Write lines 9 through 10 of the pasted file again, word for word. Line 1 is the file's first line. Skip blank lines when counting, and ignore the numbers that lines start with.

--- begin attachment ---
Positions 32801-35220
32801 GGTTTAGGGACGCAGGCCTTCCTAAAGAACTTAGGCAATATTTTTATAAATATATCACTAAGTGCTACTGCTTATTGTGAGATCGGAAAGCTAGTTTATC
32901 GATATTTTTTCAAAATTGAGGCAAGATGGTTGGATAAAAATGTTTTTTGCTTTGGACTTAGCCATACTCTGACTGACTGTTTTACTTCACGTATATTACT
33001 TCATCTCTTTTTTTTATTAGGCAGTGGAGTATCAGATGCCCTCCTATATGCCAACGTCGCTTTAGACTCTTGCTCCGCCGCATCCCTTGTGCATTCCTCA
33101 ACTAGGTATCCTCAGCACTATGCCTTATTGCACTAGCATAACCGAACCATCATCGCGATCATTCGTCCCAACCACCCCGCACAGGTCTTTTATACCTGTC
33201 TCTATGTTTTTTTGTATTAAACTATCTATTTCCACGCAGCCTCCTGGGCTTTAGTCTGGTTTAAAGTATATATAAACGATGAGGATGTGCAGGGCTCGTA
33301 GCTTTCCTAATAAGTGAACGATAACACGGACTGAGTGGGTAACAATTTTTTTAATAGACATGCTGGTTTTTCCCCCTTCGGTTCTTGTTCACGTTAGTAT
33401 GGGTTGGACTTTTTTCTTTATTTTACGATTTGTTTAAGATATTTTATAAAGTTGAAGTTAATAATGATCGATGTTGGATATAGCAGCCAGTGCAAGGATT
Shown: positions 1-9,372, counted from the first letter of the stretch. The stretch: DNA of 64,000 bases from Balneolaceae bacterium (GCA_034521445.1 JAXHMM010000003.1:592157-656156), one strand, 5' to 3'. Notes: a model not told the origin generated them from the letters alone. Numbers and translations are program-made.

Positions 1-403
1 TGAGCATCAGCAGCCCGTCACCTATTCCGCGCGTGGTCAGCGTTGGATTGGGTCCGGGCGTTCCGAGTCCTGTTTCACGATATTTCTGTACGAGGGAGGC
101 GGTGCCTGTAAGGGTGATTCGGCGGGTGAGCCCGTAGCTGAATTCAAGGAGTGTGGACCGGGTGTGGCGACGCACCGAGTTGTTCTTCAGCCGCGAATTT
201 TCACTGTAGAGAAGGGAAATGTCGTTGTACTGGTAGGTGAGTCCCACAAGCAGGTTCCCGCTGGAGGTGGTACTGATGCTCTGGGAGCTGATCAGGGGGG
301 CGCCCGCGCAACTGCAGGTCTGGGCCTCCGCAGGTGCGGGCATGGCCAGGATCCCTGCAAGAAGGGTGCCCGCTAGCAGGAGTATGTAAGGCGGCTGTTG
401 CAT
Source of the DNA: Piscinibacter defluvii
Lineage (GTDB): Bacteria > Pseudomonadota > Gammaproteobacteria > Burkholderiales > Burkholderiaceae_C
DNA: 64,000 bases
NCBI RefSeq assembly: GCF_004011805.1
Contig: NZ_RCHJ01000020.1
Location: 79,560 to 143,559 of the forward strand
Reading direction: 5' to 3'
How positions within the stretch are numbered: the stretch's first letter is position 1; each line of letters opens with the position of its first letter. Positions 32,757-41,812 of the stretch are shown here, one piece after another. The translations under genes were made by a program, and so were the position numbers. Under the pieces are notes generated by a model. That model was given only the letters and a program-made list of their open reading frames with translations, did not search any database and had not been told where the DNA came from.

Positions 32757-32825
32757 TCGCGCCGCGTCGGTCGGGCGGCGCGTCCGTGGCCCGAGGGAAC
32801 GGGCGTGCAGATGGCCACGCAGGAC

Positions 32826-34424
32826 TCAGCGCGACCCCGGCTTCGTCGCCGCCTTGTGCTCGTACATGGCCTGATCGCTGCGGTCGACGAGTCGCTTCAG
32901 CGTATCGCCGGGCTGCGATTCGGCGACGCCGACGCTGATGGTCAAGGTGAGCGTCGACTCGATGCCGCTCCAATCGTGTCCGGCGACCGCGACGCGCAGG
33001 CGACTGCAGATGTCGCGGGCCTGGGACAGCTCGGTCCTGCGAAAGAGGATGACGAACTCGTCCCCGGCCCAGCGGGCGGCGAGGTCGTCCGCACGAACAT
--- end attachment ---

Shown: positions 1-9,372, counted from the first letter of the stretch. The stretch: DNA of 64,000 bases from Balneolaceae bacterium (GCA_034521445.1 JAXHMM010000003.1:592157-656156), one strand, 5' to 3'. Notes: a model not told the origin generated them from the letters alone. Numbers and translations are program-made.

Positions 1-403